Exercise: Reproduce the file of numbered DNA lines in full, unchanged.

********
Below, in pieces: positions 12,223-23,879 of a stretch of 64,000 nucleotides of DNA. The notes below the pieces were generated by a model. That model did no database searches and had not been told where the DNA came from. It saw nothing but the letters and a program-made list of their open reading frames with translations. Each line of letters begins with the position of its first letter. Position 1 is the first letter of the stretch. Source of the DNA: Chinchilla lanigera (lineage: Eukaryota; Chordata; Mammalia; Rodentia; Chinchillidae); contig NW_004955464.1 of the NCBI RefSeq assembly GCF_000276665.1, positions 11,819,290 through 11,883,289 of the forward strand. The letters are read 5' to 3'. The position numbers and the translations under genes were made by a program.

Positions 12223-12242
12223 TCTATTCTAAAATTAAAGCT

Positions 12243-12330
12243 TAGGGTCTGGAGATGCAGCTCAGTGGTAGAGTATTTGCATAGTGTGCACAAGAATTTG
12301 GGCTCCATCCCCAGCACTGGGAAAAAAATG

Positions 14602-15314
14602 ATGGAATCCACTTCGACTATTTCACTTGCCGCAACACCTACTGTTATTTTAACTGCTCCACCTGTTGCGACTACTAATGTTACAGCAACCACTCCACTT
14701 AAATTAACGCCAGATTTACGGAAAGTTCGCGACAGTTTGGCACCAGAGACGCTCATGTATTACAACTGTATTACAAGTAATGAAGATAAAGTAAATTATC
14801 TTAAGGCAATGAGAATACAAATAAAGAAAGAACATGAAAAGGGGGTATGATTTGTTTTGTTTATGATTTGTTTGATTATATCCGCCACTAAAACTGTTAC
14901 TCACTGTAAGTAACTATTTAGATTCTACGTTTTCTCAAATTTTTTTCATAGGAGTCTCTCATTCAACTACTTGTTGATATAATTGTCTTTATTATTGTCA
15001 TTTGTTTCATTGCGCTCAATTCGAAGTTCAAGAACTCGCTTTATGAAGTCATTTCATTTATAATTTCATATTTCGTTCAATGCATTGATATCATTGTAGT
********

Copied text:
Below, in pieces: positions 12,223-23,879 of a stretch of 64,000 nucleotides of DNA. The notes below the pieces were generated by a model. That model did no database searches and had not been told where the DNA came from. It saw nothing but the letters and a program-made list of their open reading frames with translations. Each line of letters begins with the position of its first letter. Position 1 is the first letter of the stretch. Source of the DNA: Chinchilla lanigera (lineage: Eukaryota; Chordata; Mammalia; Rodentia; Chinchillidae); contig NW_004955464.1 of the NCBI RefSeq assembly GCF_000276665.1, positions 11,819,290 through 11,883,289 of the forward strand. The letters are read 5' to 3'. The position numbers and the translations under genes were made by a program.

Positions 12223-12242
12223 TCTATTCTAAAATTAAAGCT

Positions 12243-12330
12243 TAGGGTCTGGAGATGCAGCTCAGTGGTAGAGTATTTGCATAGTGTGCACAAGAATTTG
12301 GGCTCCATCCCCAGCACTGGGAAAAAAATG

Positions 14602-15314
14602 ATGGAATCCACTTCGACTATTTCACTTGCCGCAACACCTACTGTTATTTTAACTGCTCCACCTGTTGCGACTACTAATGTTACAGCAACCACTCCACTT
14701 AAATTAACGCCAGATTTACGGAAAGTTCGCGACAGTTTGGCACCAGAGACGCTCATGTATTACAACTGTATTACAAGTAATGAAGATAAAGTAAATTATC
14801 TTAAGGCAATGAGAATACAAATAAAGAAAGAACATGAAAAGGGGGTATGATTTGTTTTGTTTATGATTTGTTTGATTATATCCGCCACTAAAACTGTTAC
14901 TCACTGTAAGTAACTATTTAGATTCTACGTTTTCTCAAATTTTTTTCATAGGAGTCTCTCATTCAACTACTTGTTGATATAATTGTCTTTATTATTGTCA
15001 TTTGTTTCATTGCGCTCAATTCGAAGTTCAAGAACTCGCTTTATGAAGTCATTTCATTTATAATTTCATATTTCGTTCAATGCATTGATATCATTGTAGT